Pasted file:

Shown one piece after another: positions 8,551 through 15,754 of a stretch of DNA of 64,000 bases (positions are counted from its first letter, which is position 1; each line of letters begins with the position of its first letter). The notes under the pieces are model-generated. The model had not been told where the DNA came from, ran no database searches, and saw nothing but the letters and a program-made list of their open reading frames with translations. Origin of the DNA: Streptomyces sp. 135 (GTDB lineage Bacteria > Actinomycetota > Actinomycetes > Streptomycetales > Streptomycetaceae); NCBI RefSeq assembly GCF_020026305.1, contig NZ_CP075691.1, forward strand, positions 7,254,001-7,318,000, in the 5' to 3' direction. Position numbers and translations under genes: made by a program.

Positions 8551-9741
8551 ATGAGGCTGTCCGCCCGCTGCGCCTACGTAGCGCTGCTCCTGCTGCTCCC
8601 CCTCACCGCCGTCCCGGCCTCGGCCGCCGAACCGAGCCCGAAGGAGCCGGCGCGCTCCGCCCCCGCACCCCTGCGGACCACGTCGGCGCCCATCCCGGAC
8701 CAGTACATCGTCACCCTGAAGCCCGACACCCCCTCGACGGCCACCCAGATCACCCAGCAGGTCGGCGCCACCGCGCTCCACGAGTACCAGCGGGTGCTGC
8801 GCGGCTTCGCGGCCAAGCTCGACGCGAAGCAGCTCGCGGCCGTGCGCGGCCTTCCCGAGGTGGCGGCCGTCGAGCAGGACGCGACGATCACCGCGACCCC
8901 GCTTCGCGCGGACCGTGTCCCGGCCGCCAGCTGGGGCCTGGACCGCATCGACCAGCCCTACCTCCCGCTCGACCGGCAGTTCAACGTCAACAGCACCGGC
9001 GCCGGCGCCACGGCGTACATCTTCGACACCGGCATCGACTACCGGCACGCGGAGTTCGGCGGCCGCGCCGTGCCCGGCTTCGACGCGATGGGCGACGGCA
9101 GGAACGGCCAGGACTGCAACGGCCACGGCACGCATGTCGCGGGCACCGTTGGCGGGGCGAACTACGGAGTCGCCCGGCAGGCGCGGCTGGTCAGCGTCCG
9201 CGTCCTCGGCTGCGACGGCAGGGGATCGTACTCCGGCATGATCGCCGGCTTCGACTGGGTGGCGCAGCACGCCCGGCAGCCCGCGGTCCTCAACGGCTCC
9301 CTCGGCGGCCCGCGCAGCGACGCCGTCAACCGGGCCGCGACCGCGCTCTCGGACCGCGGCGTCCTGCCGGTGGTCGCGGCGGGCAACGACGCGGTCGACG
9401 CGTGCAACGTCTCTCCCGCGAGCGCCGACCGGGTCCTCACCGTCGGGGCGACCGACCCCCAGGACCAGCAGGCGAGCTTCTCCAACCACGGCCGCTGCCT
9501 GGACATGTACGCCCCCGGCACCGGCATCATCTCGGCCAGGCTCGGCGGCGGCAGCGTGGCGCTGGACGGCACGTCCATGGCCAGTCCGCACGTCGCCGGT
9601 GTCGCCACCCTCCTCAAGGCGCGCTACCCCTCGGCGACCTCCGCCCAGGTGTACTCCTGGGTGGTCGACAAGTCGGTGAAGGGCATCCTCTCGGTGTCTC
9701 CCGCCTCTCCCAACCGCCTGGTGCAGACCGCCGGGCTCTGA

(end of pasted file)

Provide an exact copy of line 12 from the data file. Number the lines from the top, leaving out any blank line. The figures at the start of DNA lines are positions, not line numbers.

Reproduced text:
9401 CGTGCAACGTCTCTCCCGCGAGCGCCGACCGGGTCCTCACCGTCGGGGCGACCGACCCCCAGGACCAGCAGGCGAGCTTCTCCAACCACGGCCGCTGCCT